Join Date: Jun 2011
Location: somewhere south of civilization
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I think it really depends on where and how you intend to use the boat.
For weekending or the occasional week-long cruise, you probably are not going to be headed out when there is a possibility of severe weather, so you can scale your ground tackle back for that use. If you are going cruising, where you can reasonably expect some really bad weather early one morning (3 AM) that could put your boat and life in jeopardy, then you should have ample ground tackle for any eventuality.
I see no reason at all to spend the extra money on expensive high test G-4 chain. BBB is designed as marine anchor chain; G-4 is not! The safety of your ground tackle does not come from the strength of your chain, but rather from its weight (catenary action) and your snub line. I doubt that you will ever sail with any chain that is strong enough alone to hold your boat in big seas if the chain is tight from the anchor to the bow of the boat. That is why we use snub lines and the heaviest chain we can reasonably handle. At the same time, there is little point in a ridiculously heavy anchor. Your ground tackle is a complete system and should be matched to the boat and her use.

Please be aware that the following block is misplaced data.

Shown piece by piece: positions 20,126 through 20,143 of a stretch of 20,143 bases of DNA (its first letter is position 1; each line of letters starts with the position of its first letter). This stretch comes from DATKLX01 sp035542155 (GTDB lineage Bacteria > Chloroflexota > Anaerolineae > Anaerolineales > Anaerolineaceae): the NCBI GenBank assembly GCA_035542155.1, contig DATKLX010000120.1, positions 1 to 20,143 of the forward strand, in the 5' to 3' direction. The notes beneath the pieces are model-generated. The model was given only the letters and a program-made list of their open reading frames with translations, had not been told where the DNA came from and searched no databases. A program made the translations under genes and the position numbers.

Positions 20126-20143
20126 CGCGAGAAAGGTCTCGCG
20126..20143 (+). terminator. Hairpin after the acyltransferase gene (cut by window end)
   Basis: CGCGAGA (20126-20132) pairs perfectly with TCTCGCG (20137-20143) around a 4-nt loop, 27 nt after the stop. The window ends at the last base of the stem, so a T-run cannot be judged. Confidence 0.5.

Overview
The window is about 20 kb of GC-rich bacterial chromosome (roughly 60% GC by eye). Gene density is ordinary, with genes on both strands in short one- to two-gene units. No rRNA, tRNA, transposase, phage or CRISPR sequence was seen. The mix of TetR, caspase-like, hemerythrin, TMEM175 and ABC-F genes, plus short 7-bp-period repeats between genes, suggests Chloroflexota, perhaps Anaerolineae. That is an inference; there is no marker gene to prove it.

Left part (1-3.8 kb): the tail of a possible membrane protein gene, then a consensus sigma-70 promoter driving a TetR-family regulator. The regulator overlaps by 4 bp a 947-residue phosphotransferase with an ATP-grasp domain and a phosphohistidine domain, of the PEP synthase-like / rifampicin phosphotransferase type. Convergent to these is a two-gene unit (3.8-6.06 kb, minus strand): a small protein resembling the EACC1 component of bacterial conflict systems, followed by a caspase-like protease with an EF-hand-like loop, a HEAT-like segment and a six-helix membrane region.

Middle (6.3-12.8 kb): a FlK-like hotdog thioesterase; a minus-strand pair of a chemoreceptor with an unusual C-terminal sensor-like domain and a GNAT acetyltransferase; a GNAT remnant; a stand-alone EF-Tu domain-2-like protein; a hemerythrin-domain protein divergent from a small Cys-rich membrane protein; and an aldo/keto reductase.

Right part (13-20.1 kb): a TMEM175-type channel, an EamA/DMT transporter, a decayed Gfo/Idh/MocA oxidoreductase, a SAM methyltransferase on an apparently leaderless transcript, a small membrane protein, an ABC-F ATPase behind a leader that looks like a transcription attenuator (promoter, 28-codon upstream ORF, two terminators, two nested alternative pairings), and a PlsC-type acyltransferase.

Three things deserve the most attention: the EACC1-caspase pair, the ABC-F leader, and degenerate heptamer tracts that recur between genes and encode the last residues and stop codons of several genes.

Again, depending on where and how you use your boat determines the length of chain to carry aboard. Most cruisers carry at least 200 feet in one length of chain. The idea of having an extra shot or two and connecting it to your main length is pretty unreasonable if one is using a windlass. A shackle will not go through the gypsy on the windlass and a soft link is not something you can just whip out and connect a couple of lengths of chain together in an emergency.
Much better is to have several complete sets of anchor tackle for emergencies if going on an extended cruise to unfamiliar waters. For instance, our #1 is an 88# Rocna on 200' of ˝" chain. Our #2 is a Fortress 55 with 50' of 3/8" chain and 350' of 1" braided nylon. I'll not bother you with the details of #'s 3, 4 & 5, but suffice to say that I expect that should we need to anchor in a hurricane, we will be OK if no other boat causes us problems.
"Any idiot can make a boat go; it takes a sailor to stop one." Spike Africa aboard the schooner Wanderer in Sausalito, Ca. 1964.
“Believe me, my young friend, there is nothing - absolutely nothing - half so much worth doing as simply messing about in boats.” ― Kenneth Grahame, The Wind in the Willows
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Last edited by capta; 12-26-2018 at 05:27 PM.